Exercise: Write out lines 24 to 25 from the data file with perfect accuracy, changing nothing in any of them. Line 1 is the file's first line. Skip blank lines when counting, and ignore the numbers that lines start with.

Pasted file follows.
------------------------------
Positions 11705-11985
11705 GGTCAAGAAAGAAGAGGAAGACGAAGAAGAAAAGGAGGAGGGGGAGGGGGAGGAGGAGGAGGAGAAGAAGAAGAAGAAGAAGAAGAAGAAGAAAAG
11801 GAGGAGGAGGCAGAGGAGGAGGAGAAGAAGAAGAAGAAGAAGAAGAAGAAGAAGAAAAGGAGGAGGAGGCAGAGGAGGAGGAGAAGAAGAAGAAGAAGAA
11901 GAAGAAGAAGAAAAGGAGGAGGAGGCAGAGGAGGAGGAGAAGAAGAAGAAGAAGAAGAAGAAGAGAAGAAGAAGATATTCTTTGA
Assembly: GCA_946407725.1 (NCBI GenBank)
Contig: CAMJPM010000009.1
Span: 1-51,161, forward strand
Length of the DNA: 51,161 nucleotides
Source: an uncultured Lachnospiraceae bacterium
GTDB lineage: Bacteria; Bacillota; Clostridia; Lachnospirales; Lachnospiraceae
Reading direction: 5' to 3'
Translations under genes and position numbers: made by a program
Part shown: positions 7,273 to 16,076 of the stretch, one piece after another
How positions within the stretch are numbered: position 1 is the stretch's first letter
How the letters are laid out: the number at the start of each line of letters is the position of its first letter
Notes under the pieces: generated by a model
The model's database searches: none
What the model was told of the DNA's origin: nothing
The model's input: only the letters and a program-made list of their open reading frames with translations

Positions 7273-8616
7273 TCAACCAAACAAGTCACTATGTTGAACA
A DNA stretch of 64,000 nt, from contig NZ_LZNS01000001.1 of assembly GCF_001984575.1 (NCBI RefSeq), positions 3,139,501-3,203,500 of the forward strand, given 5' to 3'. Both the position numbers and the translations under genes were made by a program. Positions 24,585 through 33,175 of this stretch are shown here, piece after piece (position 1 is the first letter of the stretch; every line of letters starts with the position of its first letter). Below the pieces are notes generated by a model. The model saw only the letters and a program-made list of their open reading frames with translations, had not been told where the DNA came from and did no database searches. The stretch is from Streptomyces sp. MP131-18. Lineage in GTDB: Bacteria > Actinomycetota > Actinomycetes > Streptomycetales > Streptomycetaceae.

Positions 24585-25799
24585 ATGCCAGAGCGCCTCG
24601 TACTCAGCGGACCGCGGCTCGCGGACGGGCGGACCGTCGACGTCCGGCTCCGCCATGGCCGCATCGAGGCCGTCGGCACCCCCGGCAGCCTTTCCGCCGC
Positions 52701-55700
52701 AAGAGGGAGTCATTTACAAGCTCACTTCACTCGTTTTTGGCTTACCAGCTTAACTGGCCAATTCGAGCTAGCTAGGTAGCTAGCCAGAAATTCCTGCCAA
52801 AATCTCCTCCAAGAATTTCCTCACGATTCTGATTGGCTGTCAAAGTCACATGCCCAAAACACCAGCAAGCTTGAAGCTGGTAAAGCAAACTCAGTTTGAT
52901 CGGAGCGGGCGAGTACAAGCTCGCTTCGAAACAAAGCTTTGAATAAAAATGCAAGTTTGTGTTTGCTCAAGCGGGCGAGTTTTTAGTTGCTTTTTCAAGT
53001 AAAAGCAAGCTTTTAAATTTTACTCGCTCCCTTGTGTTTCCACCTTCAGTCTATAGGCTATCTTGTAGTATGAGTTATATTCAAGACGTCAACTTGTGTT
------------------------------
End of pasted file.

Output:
24585 ATGCCAGAGCGCCTCG
24601 TACTCAGCGGACCGCGGCTCGCGGACGGGCGGACCGTCGACGTCCGGCTCCGCCATGGCCGCATCGAGGCCGTCGGCACCCCCGGCAGCCTTTCCGCCGC